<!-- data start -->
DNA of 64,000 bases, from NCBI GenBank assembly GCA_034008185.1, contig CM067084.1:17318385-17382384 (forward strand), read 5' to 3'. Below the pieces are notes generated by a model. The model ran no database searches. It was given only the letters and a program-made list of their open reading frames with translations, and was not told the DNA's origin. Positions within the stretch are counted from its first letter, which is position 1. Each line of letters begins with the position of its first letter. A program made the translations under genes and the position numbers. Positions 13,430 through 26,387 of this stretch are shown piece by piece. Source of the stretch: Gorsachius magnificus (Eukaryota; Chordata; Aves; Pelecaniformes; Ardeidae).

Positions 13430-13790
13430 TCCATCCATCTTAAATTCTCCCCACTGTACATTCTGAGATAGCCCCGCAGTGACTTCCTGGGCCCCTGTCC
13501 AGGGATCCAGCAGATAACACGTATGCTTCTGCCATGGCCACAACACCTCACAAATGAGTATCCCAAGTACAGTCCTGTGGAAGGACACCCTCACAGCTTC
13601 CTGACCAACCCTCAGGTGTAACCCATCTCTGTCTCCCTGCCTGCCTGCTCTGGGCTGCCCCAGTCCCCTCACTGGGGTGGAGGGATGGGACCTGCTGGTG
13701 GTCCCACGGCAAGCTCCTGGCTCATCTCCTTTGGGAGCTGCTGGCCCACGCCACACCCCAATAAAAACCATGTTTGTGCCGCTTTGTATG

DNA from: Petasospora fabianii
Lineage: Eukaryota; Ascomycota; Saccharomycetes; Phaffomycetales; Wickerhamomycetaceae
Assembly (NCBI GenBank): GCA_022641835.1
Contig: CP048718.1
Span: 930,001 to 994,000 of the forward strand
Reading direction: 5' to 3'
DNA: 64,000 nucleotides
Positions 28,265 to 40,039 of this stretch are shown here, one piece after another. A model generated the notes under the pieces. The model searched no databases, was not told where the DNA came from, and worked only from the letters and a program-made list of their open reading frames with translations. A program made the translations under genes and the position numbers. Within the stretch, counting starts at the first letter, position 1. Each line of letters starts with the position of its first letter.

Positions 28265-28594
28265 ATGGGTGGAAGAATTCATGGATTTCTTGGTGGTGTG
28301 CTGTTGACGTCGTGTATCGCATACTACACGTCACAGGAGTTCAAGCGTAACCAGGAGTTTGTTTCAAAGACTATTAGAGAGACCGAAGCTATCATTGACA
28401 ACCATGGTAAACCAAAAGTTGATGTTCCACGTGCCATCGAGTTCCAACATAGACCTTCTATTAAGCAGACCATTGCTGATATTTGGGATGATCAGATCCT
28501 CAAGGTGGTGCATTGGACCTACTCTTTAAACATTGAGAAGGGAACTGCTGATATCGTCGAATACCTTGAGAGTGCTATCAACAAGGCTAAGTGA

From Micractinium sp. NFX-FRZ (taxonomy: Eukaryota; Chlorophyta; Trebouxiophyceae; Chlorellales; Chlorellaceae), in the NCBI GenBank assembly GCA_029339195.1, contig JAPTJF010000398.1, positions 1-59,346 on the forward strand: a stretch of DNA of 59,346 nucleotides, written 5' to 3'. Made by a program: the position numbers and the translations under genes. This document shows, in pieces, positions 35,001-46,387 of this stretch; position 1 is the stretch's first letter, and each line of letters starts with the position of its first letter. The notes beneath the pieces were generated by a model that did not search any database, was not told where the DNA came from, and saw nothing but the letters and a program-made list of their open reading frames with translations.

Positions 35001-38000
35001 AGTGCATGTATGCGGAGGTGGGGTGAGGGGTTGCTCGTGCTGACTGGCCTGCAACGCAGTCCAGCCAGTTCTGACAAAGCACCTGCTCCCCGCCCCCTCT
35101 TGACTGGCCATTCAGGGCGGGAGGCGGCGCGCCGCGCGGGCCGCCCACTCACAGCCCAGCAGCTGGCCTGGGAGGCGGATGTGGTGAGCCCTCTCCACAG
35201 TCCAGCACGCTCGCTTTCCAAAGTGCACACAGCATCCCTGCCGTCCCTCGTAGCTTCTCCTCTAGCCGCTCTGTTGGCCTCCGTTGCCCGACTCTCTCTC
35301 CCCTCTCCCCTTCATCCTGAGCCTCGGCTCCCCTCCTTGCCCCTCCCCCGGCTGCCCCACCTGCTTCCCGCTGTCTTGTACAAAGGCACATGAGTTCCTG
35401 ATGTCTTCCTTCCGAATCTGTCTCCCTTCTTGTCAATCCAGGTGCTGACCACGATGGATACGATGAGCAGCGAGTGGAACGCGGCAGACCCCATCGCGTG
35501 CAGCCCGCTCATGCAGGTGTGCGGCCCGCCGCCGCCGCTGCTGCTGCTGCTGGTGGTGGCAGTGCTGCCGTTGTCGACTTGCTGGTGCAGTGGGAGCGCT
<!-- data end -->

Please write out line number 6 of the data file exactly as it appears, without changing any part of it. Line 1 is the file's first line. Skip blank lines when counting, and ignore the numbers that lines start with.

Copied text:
13701 GTCCCACGGCAAGCTCCTGGCTCATCTCCTTTGGGAGCTGCTGGCCCACGCCACACCCCAATAAAAACCATGTTTGTGCCGCTTTGTATG